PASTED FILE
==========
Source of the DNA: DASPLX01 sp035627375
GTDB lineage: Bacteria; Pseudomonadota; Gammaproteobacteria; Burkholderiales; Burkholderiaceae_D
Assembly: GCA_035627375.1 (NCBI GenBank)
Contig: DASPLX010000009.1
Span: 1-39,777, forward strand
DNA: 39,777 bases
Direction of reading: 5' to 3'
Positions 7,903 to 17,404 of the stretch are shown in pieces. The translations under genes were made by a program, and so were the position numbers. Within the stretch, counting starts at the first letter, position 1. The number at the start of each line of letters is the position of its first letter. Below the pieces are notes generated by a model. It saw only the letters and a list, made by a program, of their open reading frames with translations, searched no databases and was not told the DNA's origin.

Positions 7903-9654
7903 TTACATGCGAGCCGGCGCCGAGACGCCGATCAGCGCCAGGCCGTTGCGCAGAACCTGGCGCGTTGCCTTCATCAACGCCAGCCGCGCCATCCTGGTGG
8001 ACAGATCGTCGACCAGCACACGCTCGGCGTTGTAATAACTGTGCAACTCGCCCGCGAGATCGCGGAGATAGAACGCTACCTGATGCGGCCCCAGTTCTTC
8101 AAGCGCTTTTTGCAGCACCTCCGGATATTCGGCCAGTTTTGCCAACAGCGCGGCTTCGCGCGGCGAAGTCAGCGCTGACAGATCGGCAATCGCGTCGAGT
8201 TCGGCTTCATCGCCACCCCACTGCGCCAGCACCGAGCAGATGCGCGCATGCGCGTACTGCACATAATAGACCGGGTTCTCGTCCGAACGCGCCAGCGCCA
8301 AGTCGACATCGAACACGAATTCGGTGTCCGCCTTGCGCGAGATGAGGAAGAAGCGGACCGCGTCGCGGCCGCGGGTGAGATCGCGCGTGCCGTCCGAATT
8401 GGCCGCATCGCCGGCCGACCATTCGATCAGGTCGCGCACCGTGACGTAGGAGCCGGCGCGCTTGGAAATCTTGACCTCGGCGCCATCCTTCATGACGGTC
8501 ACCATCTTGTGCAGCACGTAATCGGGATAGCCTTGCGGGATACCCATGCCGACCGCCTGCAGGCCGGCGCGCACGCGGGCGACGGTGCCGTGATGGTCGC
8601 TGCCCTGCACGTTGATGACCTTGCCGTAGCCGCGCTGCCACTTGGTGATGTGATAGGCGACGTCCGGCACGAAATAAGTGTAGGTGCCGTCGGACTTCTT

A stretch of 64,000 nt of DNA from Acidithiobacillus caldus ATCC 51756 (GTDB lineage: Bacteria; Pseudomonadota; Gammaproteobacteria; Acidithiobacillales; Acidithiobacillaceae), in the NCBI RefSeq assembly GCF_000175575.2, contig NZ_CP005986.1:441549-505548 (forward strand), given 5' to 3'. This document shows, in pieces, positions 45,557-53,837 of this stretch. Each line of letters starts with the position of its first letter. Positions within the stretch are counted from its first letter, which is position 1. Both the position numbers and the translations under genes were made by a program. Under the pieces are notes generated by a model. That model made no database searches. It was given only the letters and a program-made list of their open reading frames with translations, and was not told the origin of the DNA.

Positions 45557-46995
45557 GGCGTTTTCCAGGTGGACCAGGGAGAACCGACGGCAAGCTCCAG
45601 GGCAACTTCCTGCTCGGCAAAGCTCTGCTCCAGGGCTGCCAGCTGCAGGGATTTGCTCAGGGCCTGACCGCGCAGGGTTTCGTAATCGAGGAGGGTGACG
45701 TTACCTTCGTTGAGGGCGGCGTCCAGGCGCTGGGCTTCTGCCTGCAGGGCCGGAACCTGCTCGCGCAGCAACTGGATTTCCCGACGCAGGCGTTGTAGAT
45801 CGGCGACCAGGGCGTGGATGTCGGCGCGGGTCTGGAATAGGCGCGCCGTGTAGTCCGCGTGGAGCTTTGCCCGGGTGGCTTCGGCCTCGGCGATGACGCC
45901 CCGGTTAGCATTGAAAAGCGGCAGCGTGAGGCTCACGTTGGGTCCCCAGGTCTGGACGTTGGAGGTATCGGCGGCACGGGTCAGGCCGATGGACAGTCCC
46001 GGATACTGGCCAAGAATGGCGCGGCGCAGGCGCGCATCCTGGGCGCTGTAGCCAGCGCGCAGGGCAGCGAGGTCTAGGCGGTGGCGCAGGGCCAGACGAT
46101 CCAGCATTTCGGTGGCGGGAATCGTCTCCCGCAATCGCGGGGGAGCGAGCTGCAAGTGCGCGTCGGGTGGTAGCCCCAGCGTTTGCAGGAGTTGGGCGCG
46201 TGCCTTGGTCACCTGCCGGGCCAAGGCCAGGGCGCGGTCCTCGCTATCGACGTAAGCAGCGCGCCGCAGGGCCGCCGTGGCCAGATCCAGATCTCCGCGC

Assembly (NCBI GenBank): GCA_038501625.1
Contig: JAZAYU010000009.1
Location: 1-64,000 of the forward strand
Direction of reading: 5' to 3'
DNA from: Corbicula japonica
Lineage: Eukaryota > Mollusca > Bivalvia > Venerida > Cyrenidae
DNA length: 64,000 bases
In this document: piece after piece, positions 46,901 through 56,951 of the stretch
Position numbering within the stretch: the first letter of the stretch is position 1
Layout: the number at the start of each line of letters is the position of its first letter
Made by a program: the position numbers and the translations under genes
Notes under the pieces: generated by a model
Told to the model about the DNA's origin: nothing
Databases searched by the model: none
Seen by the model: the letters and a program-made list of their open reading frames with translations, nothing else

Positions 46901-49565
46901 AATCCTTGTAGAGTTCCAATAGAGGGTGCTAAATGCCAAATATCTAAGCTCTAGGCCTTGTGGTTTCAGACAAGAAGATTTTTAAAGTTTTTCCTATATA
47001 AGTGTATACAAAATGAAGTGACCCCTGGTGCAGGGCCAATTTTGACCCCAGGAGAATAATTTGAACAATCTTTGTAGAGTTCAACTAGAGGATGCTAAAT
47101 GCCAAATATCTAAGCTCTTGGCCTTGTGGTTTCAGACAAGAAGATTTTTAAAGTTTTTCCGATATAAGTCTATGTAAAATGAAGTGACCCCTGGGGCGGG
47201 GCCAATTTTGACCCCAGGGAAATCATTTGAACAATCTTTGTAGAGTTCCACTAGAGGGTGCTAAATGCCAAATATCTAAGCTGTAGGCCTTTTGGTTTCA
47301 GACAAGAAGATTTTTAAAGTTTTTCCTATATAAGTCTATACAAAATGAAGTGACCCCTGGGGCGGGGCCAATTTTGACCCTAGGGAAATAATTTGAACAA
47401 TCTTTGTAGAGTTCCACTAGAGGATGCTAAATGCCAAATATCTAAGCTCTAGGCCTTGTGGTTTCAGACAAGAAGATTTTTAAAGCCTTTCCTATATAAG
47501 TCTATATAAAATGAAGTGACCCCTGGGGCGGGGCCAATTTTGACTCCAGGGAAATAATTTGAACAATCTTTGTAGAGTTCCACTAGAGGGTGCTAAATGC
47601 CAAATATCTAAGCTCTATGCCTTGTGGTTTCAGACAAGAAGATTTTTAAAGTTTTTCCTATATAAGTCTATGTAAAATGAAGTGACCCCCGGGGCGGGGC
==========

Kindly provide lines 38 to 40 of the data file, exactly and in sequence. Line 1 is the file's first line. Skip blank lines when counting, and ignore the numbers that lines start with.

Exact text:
Made by a program: the position numbers and the translations under genes
Notes under the pieces: generated by a model
Told to the model about the DNA's origin: nothing